With over one million recorded petroglyphs (rock art), Murujuga is home to one of the largest, densest and most diverse collections of rock art in the world, and is of continuing cultural and spiritual significance to the Traditional Owners. It also has significant state, national and international heritage value. Representing the Traditional Custodians of Murujuga, Murujuga Aboriginal Corporation is working in partnership with the Government of Western Australia in the ongoing protection of Murujuga’s rock art.
As well as culturally significant rock art, Murujuga is also home to industry that contributes significantly to the local, state and national economy and employment.
Concern that the rock art could be damaged by industrial air emissions has led to a number of independent scientific studies and rock art monitoring since the mid-2000s. Recent independent reviews identified a number of improvements that could be made to the Rock Art Monitoring Program to provide more reliable information about the impacts of air emissions on the rock art.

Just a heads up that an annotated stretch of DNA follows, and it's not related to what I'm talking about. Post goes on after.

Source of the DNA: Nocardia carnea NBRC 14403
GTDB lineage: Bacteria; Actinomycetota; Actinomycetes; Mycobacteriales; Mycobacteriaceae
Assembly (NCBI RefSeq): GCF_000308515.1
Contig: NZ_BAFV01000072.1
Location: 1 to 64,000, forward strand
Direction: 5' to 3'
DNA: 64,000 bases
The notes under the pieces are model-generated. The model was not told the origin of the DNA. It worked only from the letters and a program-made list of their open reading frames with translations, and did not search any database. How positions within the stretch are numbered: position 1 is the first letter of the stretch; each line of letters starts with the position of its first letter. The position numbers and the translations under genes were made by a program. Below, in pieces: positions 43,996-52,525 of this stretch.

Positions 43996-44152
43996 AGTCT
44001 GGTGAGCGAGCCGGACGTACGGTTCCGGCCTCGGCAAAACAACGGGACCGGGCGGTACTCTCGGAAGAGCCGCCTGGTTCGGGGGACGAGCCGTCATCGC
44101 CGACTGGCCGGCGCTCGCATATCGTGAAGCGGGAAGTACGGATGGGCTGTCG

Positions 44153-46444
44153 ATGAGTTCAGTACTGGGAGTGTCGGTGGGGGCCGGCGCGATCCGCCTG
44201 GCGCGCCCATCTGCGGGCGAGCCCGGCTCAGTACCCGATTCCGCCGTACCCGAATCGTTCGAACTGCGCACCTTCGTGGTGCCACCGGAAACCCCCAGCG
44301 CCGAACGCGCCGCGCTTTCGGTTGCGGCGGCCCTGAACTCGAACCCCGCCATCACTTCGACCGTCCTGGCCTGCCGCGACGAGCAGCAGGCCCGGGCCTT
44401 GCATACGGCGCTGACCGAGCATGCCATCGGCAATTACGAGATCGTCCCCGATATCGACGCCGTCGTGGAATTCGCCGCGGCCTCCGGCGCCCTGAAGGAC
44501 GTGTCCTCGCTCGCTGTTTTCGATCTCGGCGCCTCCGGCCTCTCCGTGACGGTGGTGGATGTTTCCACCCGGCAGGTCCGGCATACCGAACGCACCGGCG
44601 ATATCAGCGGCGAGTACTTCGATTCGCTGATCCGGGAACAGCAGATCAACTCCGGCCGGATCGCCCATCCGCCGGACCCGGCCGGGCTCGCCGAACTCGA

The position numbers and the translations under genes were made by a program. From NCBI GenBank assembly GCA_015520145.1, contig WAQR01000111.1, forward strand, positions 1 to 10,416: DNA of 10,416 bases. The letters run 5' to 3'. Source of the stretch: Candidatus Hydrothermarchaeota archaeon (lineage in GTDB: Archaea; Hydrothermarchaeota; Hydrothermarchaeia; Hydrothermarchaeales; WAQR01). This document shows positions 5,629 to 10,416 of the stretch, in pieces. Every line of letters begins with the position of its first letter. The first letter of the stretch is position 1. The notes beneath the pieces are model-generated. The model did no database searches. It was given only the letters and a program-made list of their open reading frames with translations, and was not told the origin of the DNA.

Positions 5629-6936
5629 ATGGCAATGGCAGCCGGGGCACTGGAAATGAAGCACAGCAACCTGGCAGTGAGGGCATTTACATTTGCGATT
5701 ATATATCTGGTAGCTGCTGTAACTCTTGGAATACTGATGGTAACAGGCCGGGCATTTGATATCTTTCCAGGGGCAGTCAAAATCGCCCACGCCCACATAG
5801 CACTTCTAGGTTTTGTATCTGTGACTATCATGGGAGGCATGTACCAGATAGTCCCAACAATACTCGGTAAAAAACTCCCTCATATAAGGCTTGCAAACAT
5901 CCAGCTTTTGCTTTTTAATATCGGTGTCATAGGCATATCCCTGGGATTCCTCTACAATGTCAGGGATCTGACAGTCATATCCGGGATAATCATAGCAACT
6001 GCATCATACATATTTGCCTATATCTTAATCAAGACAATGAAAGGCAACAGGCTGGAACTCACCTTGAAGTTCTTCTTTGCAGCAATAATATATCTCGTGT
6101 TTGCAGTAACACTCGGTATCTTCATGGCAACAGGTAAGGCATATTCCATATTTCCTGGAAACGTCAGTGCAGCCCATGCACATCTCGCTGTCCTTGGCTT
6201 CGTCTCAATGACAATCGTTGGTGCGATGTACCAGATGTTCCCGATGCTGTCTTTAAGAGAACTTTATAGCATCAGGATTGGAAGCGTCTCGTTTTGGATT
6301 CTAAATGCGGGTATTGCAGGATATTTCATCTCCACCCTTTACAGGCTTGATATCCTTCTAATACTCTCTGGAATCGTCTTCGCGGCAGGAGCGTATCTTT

The Murujuga Rock Art Strategy builds on previous work to deliver an improved approach to monitoring, analysis and management that will be implemented collaboratively across the program to protect Murujuga’s rock art.
As part of the strategy, Murujuga Aboriginal Corporation and the Department of Water and Environmental Protection are creating a world’s best practice monitoring program that will help us to understand if the rock art is being impacted by human activities. A critical first step in the monitoring program is developing conceptual models of the rock art system.